of the Einstein radius, ie θLS/θE .
Dr. Matt Burleigh
3677: Life in the Universe
Gravitational microlensing
• If the star has planets, the magnification pattern experienced by a
background source is no longer circularly symmetric on the sky
• The combined gravitational field of the star and planet can create strong
deviations in the lensing pattern, called caustics
– This means that the changes in the lightcurve of the background source can
be quite dramatic if it does happen to cross the planet-affected area, even
for Earth-sized planets.
– In the diagram, the red patches are the caustics and P indicates the position
of the planet
• Because the planet has a gravitational mass that is much smaller than
that of the lensing star, the percentage of the lensing pattern area
influenced by the planet will be relatively small.
– This means that the probability that the source will cross the planet-affected
area is low, and thus the chance of detecting a planet by microlensing is
also low,
Dr. Matt Burleigh
3677: Life in the Universe
Gravitational microlensing
• Beginning in the 1990s, millions
of stars have been monitored
every night in search of the few
that are microlensed at that time
– 30 planets found
• Microlensing gives the mass ratio
between the planet and its parent
star, q=Mp/M∗ , and the angular
separation between the planet
and star on the sky at the time of
the lensing event, θ∗,p/θE , in units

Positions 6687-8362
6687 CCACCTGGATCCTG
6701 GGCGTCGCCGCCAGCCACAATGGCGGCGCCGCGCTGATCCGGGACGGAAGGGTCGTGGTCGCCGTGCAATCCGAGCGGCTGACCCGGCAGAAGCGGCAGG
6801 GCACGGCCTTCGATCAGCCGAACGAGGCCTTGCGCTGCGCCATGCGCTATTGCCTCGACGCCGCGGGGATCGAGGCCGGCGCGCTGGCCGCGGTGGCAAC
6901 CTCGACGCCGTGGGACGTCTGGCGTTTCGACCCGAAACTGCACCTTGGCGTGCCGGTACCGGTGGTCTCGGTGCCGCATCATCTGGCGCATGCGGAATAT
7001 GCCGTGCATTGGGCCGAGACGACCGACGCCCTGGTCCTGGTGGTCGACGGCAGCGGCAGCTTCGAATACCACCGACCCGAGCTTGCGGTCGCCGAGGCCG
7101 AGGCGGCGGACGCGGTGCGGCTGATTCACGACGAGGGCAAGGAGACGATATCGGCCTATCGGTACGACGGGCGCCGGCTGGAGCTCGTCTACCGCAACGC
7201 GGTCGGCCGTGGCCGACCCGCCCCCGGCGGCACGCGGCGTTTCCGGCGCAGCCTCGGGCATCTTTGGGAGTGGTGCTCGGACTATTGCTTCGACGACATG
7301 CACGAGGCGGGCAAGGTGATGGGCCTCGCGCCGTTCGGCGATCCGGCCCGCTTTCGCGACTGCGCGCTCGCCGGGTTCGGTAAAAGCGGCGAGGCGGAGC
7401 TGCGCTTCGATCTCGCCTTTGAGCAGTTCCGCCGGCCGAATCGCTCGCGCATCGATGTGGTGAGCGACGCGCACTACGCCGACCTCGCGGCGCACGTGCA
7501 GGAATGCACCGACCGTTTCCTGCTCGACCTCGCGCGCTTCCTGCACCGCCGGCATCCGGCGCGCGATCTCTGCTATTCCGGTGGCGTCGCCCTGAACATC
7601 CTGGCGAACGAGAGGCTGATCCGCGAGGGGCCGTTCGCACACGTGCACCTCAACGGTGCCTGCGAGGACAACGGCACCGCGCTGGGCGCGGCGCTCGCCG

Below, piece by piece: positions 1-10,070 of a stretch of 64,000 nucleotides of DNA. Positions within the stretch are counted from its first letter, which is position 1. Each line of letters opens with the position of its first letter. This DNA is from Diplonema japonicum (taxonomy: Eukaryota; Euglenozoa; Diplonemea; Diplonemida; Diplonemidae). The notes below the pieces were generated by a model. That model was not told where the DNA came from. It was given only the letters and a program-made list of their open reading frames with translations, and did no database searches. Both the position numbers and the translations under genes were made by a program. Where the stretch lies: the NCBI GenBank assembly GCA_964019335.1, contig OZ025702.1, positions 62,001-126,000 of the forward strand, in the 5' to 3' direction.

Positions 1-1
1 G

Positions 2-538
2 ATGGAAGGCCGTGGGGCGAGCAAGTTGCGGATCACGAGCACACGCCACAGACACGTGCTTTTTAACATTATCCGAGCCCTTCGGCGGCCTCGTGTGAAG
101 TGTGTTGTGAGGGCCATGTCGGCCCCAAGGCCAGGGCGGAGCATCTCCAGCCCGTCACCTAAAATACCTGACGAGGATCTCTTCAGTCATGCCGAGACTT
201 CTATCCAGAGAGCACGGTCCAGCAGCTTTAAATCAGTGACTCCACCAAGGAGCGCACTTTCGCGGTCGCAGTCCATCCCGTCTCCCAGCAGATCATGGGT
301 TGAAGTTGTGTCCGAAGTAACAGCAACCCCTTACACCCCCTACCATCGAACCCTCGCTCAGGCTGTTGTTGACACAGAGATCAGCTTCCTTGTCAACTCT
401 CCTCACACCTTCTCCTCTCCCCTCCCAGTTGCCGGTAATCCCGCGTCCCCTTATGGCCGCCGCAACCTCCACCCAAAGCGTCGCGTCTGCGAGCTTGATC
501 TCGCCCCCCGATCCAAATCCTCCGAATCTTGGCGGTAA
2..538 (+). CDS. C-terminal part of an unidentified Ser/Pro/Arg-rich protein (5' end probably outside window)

of the Einstein ring radius
– M* is obtained from the spectral
type of the lensing star
– The star’s proper motion gives
the time to cross the Einstein ring
Dr. Matt Burleigh
3677: Life in the Universe
Gravitational microlensing
• Advantages
– Can detect Earth-size
planets across Galaxy
– Can detect planets in other
galaxies
• Disadvantages
– Must monitor millions of
stars constantly (eg in
galactic bulge)
– Lensing event never
repeats
– Star too far away to study
planet again
Dr. Matt Burleigh
3677: Life in the Universe
Astrometry
• The motion of a star around the centre
of mass of a star-planet system can be
detected by repeatedly measuring the
position of the star on the sky
• The amplitude of the motion in micro
arseconds (10-6 arcsec) is given by:
-1
æ q öæ a öæ d ö
DQ = 0.5ç -3 ÷ç
֍
÷
è 10 øè 5AU øè 10 pc ø
• Where q=(Mpl/M*), a = semi-major axis
of the orbit in AU and d = distance to
star in pc
• For Jupiter at 5AU, the amplitude of the
Sun’s motion as seen from another star
is ~5x10-4 arcsec (right)
• GAIA will discover ~10,000 Jupiters at
1-4AU around stars up to 200pc away
Dr. Matt Burleigh
3677: Life in the Universe
Other methods
• Pulsation timing:
– Many stars, like white dwarfs, have
very stable pulsation modes. The
presence of a planet will be
revealed in anomalous timings, just
as with pulsar planets
• Eclipse timing:
– Close, eclipsing binary systems
can also reveal the presence of
planets through anomalous timings
of the expected eclipses
– A good example is the close
eclipsing white dwarf + red dwarfs
binary NN Ser, which appears to
have 2 Jupiter mass planets
orbiting it
Dr. Matt Burleigh
3677: Life in the Universe
Direct detection
• Imaging = spectroscopy = physics:
composition & structure
• Difficult